Overall, go ahead and call this one a ‘sleeper’ and a ‘dark horse;’ as what will certainly be one of the strongest (but perhaps underappreciated) riddims of 2010. Like I said, the only thing I can actually and tangibly point to as being less than how I would’ve liked is the number of tracks, but if I reach a point where I say the only thing I don’t like about this project is that I want more of it than I got - That certainly can be looked upon as a good thing. The Box Guitar Riddim is top notch throughout and I just enjoy the overall feel around this one. It’s not overwhelming to any degree (unless Junior X is on the mic), it’s just very well put together and SOLID. It’s also another strong testament to the quality of Tiger Records, so if you haven’t been paying attention and need to play a bit of catch-up on what they’ve been doing up until now, the Box Guitar Riddim is about as good of a place to start as any. Well done.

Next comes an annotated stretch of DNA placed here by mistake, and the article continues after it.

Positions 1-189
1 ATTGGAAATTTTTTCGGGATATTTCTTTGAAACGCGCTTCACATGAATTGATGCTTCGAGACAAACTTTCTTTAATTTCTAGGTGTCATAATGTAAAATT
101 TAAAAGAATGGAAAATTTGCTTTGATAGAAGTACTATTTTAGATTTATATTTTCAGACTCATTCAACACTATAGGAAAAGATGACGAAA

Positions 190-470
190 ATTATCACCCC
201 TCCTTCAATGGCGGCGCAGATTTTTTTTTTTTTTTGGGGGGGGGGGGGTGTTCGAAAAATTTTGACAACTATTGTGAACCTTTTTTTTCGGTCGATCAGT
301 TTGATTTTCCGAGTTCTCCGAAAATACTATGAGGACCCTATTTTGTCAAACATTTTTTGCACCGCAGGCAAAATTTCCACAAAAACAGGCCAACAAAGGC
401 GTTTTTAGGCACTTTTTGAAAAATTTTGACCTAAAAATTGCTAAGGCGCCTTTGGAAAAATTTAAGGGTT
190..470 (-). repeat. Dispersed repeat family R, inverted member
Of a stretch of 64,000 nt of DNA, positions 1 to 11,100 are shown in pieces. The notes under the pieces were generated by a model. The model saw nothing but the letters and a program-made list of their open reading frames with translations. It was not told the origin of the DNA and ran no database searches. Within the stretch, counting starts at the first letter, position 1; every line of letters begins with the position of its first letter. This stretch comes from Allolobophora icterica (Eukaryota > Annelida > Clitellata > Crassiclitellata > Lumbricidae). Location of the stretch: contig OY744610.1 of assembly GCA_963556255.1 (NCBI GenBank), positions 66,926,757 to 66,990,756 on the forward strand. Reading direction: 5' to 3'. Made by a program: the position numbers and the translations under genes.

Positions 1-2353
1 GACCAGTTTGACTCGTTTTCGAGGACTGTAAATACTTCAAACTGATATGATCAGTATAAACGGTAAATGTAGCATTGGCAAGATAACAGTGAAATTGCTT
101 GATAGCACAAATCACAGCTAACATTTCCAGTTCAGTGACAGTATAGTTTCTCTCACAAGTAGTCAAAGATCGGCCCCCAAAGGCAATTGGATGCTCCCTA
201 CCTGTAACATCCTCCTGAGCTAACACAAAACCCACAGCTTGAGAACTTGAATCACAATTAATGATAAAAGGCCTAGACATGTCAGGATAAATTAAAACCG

Rated 4.5/5
Tiger Records

Tiger Records @ Myspace